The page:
This article is for quizzes on Wednesday February 15th...
The soybean car, more recently referred to as the hemp body car, was a car built with agricultural plastic. Although the formula used to create the plasticized panels has been lost, it is conjectured that the first iteration of the body was made partially from soybeans and hemp. The body was lighter and therefore more fuel efficient than a normal metal body. It was made in Dearborn, Michigan, through the work of scientist/botanist George Washington Carver and was introduced to public view on August 13, 1941. It was made, in part, as a hedge against the rationing of steel during World War II. It was designed to run on hemp fuel.
Henry Ford first put Eugene Turenne Gregorie of his design department in charge of manufacturing. Ultimately he was not satisfied with the proposed project, and gave the project to the Soybean Laboratory in Greenfield Village. The person in charge there was Lowell Overly, who had a background in tool and die design. The finished prototype was exhibited in 1941 at the Dearborn Days festival in Dearborn, Michigan. It was also shown at the Michigan State Fair Grounds the same year.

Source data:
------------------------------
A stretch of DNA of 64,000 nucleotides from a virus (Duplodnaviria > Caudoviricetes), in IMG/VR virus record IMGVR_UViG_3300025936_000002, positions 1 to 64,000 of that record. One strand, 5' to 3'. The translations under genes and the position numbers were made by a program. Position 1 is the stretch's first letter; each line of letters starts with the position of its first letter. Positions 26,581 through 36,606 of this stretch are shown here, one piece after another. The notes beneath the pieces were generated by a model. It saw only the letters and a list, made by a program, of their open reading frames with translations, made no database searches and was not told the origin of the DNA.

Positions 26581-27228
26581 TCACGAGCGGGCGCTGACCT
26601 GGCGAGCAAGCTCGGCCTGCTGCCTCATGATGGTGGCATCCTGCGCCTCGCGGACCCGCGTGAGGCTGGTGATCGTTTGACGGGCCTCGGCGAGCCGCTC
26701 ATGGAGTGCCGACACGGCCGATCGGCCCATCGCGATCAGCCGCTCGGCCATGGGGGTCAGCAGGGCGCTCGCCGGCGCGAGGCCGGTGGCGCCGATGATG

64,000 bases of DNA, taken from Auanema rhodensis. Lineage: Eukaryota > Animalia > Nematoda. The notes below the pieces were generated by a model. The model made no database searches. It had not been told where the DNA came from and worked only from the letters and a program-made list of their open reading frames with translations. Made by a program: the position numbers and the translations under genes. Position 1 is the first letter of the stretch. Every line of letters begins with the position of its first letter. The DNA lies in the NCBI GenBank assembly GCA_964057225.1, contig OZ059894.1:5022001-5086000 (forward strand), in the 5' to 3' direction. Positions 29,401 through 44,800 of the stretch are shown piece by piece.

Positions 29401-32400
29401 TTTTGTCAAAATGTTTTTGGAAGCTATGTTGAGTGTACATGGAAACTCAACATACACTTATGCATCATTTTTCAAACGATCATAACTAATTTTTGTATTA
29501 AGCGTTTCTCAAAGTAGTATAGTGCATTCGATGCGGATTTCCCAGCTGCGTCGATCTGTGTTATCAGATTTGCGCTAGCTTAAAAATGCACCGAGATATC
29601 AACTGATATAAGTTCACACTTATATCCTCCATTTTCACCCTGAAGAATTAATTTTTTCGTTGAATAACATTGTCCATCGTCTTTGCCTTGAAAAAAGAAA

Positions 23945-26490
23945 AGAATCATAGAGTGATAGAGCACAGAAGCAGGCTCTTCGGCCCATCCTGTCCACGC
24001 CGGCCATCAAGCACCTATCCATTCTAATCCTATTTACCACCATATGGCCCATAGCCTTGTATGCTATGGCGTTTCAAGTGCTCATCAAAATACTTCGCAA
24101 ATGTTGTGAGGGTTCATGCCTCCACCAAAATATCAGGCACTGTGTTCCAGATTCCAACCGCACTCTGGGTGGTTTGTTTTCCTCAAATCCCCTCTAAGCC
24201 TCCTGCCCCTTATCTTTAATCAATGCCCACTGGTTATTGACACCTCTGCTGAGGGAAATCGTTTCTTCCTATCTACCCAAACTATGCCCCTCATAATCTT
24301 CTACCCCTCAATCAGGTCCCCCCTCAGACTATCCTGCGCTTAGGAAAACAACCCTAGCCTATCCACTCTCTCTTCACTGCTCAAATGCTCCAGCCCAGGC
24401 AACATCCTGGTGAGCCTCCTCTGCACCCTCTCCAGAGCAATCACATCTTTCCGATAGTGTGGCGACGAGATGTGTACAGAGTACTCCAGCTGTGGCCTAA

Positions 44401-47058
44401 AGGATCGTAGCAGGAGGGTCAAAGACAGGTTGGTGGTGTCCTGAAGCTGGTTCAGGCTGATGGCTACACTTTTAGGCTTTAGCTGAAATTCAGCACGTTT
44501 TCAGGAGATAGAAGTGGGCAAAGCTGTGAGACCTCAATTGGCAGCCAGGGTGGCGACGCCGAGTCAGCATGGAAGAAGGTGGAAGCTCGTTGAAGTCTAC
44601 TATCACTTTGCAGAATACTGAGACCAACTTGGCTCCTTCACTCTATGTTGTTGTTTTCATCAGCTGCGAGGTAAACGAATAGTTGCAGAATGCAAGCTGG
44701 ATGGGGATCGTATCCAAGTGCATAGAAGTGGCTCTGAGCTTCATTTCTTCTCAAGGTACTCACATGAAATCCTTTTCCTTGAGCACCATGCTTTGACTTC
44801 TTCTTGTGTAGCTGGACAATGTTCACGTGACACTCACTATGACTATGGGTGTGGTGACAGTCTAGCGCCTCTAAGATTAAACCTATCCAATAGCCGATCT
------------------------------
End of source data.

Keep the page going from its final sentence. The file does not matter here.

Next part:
Because of World War II all US automobile production was curtailed considerably, and the plastic car experiment basically came to a halt. By the end of the war the plastic car idea went into oblivion.
According to Lowell Overly, the prototype car was destroyed by Bob Gregorie.
Others argue that Ford invested millions of dollars into research to develop the plastic car to no avail.
He proclaimed he would "grow automobiles from the soil" — however it never happened, even though he had over 12,000 acres of soybeans for experimentation. Some sources even say the Soybean Car wasn't made from soybeans at all — but of phenolic plastic, an extract of coal tar. One newspaper even reports that all of Ford's research only provided whipped cream as a final product.